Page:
windows-10-simple-screenshot-644x373As far as e-books are concerned, any platform is only as good as the e-book readers that are available for it. iOS and Android have been around long enough that there are an amazing number of options for them—both from the “big names,” like Amazon, Barnes & Noble, and Kobo, and smaller third-party apps like FBReader or Prestigio. But what about Windows 10?

Windows is in the odd situation of being old and yet not. Windows has been around for long enough that there are plenty of desktop reading options—but it’s a newcomer to the world of mobile. As a result, there are hardly any options at all for Windows tablets and smartphones. On WinBeta, Mark Coppick goes into the scanty e-book options for Windows in detail.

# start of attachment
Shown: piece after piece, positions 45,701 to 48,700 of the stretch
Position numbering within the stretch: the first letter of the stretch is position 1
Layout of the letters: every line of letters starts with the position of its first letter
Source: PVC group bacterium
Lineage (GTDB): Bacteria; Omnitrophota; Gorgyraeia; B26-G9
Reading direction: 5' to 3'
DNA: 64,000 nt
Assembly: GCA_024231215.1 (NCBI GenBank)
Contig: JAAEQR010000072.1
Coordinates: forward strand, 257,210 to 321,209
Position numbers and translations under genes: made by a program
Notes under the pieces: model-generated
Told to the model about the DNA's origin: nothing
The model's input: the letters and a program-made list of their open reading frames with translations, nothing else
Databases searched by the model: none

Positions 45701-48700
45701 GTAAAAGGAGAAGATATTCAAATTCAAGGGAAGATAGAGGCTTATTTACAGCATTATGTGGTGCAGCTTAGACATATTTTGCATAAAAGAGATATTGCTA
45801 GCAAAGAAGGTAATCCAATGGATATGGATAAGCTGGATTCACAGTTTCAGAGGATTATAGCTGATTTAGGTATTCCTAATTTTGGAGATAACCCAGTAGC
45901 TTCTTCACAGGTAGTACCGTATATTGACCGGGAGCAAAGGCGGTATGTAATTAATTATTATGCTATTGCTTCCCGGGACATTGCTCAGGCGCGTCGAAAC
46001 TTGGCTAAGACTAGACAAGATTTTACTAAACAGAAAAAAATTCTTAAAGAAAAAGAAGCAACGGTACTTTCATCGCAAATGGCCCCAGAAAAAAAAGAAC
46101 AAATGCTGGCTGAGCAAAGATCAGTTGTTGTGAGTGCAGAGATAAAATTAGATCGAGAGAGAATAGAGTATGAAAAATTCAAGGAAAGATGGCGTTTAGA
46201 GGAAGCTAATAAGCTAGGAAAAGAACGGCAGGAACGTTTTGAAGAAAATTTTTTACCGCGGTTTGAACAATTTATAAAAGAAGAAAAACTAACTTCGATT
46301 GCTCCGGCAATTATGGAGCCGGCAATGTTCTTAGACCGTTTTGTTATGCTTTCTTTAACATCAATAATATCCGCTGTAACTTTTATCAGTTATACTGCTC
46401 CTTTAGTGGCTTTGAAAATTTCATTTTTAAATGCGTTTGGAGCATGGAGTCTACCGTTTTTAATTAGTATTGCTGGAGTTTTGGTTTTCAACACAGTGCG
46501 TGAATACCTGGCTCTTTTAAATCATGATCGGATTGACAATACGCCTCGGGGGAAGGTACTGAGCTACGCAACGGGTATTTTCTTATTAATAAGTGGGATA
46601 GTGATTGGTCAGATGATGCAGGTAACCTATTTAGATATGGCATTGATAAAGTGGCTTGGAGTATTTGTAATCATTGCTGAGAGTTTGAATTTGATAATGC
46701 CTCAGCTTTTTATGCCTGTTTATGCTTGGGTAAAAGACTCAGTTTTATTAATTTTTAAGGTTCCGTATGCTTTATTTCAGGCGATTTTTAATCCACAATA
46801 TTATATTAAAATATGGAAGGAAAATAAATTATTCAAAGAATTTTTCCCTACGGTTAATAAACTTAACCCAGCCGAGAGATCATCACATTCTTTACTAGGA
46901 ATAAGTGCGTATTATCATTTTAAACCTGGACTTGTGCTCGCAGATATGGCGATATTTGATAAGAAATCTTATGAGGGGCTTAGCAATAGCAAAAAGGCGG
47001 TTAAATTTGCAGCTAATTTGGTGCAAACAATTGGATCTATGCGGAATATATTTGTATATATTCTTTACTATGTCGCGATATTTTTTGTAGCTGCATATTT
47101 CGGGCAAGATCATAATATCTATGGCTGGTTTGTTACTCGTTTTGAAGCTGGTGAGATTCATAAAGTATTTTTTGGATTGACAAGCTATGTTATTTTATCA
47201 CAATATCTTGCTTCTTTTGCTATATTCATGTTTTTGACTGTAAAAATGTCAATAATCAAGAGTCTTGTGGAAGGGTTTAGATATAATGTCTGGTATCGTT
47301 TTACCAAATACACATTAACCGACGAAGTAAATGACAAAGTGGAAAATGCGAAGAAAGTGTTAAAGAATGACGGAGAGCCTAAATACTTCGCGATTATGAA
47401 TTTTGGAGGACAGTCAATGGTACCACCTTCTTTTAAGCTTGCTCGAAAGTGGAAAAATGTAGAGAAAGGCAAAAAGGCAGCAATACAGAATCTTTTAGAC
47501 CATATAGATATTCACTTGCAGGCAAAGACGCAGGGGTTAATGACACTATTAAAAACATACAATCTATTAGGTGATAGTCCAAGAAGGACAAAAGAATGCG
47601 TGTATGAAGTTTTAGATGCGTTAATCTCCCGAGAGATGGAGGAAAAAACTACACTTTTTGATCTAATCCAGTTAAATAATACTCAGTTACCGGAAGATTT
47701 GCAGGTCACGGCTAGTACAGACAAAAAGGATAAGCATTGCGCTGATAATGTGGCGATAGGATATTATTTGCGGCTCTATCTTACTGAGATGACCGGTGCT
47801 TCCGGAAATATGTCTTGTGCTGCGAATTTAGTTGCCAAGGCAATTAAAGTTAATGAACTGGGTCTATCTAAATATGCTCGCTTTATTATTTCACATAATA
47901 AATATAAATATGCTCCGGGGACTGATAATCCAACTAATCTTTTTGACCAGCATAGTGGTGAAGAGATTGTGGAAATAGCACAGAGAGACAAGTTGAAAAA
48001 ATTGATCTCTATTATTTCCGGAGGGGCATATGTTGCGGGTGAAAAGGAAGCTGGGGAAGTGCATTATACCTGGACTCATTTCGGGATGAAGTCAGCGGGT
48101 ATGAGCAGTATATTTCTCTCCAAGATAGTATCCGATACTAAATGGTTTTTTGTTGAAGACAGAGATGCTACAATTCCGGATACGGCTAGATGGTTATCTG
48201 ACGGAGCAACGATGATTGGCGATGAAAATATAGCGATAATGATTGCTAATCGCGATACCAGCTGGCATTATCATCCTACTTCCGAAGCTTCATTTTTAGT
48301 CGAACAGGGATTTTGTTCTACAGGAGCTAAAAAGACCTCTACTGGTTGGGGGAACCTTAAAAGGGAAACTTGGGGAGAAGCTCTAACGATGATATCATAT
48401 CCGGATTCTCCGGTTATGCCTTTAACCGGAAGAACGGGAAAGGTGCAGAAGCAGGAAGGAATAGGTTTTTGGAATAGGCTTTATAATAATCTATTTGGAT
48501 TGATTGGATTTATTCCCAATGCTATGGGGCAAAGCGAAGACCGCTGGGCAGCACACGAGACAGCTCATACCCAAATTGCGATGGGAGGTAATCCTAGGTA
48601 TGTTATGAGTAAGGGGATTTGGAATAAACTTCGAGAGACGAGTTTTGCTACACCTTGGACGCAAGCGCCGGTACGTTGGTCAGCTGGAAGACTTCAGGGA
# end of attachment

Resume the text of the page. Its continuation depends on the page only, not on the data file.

Effectively, while the Kindle and Kobo do have mobile Windows e-reading clients, they’re by and large missing most of the features present in their Android and iOS versions. There’s no Windows 10 Nook client, just a defunct Windows 8.1 version. Google Play Books doesn’t have a native mobile Windows client at all, and Coppick wasn’t able to get the web version working well enough to be usable. Coppick didn’t look into Adobe or DRM-free e-book options, because most of his books are from one of the DRM-using major stores.

Windows 10 suffers from the chicken-or-the-egg conundrum common to any new OS. It hasn’t been around long enough to have many users, and without many users the software developers don’t see much point in trying to develop for it. Maybe after it’s been around for a while, that will change—but for now, e-book readers are best off sticking with one of the tried-and-true options like Android or iOS.


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